Sunday, March 8, 2020

U.S.-Mexico Border More Dangerous After Court Ruling

      The United States' southern border with Mexico can be a dangerous place. It was more than dangerous but fatal for a Mexican teenager, Sergio Adrián Hernández Guüreca, on June 7, 2010, when he was playing with friends in the concrete culvert that divides the border cities of El Paso, Texas, and Ciudad Juarez, Mexico.
      Hernández died at the hands of a U.S. Border Patrol agent, Jesus Mesa Jr., who fired a bullet that struck Hernández in the face on the Mexican side of the culvert's unmarked border. With that happenstance, Hernández's parents lost the ability to hold Mesa responsible in U.S. courts for their son's death in what the Supreme Court was to describe in its decision
10 years later as "this tragic case." 
      The episode was not only tragic but also avoidable, with greater care on Mesa's part. With a 5-4 decision last month, however, the Supreme Court eliminated the only legal tool available in practical terms to encourage trigger-happy Border Patrol agents such as Mesa to exercise more care before resorting to lethal force against unarmed and innocent Mexicans on their side of the border.  
      Hernández 's death sparked outrage in Mexico and even an unsuccessful effort to prosecute Mesa for murder: thwarted by the United States' refusal to extradite the agent. On the U.S. side of the border, the episode prompted a cursory investigation that cleared Mesa of any wrongdoing and a self-defense coverup contradicted by later discovered video from the scene. 
      The Mexican youths, by their accounts, had been playing a game of climbing up the bank of the former Rio Grande riverbed to touch U.S. soil and then running back down into Mexico. Mesa claimed that the boys were trying to cross into Texas and that he fired two shots at Hernández only after the youths pelted him with rocks and swarmed around him. The onlooker's video showed no rock-throwing and no youths surrounding Mesa. 
     Hernández's death was not an "isolated incident," as Justice Ruth Bader Ginsburg wrote in dissenting from the eventual decision. In a more egregious case at the Arizona border in 2012, a Border Patrol agent fired more than a dozen bullets across the border, killing a 16-year-old boy while he was walking on the street in Nogales, Mexico. 
      The Mexican government counted Hernández' death at the border as the seventeenth in the first six months of 2010: up from the five deaths in 2008 and twelve fatal shootings in 2009. Former Border Patrol officials filed a brief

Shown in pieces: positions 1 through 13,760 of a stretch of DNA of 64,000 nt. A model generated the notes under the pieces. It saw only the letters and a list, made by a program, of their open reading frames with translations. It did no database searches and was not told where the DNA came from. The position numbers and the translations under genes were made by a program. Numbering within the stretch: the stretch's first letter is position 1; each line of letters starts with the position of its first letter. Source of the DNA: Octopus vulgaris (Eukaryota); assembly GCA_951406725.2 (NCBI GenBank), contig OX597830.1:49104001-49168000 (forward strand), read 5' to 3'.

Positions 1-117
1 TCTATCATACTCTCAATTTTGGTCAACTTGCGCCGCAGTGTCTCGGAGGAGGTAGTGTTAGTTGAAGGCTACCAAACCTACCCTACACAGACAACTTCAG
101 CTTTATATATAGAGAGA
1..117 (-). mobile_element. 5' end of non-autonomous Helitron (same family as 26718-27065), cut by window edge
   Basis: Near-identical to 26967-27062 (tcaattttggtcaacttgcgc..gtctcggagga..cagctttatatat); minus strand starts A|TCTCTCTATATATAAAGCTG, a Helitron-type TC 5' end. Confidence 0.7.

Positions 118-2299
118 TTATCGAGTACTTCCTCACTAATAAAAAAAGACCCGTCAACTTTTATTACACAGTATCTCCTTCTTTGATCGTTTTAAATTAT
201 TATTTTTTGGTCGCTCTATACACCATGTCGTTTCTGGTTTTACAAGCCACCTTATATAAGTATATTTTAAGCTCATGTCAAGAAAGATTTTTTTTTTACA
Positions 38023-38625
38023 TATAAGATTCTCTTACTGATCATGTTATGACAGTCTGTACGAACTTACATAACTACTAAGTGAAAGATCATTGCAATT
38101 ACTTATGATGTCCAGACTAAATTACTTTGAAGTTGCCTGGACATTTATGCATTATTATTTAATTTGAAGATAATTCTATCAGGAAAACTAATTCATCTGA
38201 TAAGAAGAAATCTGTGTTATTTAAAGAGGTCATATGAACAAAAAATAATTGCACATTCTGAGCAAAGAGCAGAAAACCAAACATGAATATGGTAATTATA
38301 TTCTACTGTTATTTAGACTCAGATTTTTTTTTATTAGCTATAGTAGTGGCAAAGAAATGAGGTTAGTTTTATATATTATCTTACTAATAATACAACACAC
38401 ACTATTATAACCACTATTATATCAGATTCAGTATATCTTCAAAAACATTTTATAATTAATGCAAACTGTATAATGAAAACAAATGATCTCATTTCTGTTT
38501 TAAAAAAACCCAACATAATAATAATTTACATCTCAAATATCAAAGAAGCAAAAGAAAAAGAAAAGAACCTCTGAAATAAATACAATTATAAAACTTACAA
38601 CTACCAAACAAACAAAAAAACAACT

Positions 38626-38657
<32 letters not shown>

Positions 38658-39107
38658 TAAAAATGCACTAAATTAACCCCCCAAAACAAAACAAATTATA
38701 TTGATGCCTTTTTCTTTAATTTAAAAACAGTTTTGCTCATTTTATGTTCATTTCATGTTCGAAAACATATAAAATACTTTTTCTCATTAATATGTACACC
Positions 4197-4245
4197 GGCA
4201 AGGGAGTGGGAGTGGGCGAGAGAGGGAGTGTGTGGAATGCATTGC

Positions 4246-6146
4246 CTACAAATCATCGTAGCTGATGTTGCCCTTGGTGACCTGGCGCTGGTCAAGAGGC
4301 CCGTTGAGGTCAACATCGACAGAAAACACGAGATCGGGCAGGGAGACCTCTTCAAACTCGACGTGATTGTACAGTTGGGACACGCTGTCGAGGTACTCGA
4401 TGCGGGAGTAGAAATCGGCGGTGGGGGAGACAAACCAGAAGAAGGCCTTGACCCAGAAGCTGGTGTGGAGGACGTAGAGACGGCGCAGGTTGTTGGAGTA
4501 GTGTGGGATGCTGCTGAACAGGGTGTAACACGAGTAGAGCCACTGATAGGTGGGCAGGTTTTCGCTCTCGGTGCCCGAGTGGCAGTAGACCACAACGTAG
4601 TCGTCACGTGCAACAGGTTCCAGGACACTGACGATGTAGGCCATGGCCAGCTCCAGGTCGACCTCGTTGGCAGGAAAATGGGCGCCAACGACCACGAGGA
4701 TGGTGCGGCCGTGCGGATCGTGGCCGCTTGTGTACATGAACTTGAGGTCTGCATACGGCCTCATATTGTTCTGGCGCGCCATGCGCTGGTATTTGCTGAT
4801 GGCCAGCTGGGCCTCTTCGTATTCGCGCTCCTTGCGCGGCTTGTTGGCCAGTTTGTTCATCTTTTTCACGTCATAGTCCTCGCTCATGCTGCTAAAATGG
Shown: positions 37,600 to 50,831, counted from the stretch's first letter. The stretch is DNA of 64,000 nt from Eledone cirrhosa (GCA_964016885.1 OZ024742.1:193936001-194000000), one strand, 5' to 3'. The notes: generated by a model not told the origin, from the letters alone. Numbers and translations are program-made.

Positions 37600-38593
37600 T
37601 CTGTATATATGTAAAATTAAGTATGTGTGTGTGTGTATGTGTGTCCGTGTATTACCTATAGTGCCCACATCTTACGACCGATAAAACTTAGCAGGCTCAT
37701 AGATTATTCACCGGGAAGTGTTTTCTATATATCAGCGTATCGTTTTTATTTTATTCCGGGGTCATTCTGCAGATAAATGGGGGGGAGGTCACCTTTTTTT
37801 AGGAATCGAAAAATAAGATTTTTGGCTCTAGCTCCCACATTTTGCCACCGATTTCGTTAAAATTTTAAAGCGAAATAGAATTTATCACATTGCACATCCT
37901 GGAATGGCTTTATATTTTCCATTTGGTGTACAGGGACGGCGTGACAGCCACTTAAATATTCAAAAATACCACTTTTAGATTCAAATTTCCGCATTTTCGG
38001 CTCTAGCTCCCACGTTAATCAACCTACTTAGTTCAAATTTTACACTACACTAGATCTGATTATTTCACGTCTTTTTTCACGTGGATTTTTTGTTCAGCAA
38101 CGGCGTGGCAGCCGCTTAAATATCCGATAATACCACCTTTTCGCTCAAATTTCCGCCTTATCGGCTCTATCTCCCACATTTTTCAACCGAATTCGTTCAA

in the Hernández case stating that to their knowledge the United States had never prosecuted a Border Patrol agent for a fatal shooting nor extradited an agent for prosecution in Mexico.
      The government's response to the broader array of complaints of physical and verbal abuse by Border Patrol agents has been similarly anemic. A study
by the American Immigration Council found that among more than 800 complaints filed from 2009 to 2012, no action was taken in 97 percent of those that resulted in formal decisions.
      With formal channels of accountability seemingly futile, Hernández's parents, represented by among others the University of Texas law professor Stephen Vladeck, turned to U.S. courts. They filed a suit in federal district court in El Paso, seeking to take advantage of a Supreme Court precedent, Bivens v. Six Unknown Federal Narcotics Agents (1971), which created a cause of action against federal officials for violations of constitutional rights. 
      The Court twice extended Bivens beyond its Fourth Amendment context to permit a Fifth Amendment sex discrimination complaint against a member of Congress, Davis v. Passman (1979) and an Eighth Amendment cruel and unusual punishment claim for a prisoner's inadequate medical treatment, Carlson v. Green (1980). More recently, however, the Rehnquist and Roberts Courts have refused to extend Bivens further and, in the most recent decision Ziglar v. Abbasi (2017), described Bivens as an example of "disfavored judicial activitiy."
      Against those odds, Hernández's lawyers faced such obstacles as persuading the courts to allow a suit by an alien and to allow a suit for an injury inflicted on foreign soil. They nevertheless won a victory of sorts in their first go-round at the Court in 2017 with a decision that, instead of dismissing the suit, sent the case back to the Fifth U.S. Circuit Court of Appeals for further consideration of those issues. 
      Back at the Supreme Court following the Fifth Circuit's second decision to reject Hernández's suit, the conservative justices signaled during oral arguments on Nov. 12 their continued distaste for Bivens. Assigned to write the majority opinion, Justice Samuel Alito Jr. contrived to find some specific reasons for again refusing to extend Bivens to "a new context." 
      Cross-border shootings have foreign policy implications within the executive branch's domain, Alito reasoned in his opinion in Hernández v. Mesa [Feb. 25, 2020]. He also warned that extending Bivens carried "the risk of undermining border security." With those distinctions, Alito and the four other conservatives had no need to overrule Bivens, but in a concurring opinion Justices Clarence Thomas and Neil Gorsuch said they would have been willing scrap Bivens entirely.
      Writing for the four liberal justices, Ginsburg poked holes in Alito's reasoning, but to no avail. She closed by noting the warning from former Border Patrol officials that without civil liability, there would be "no meaningful deterrent to abuse at the border." In short, Ginsburg concluded, "it is Bivens or nothing." 

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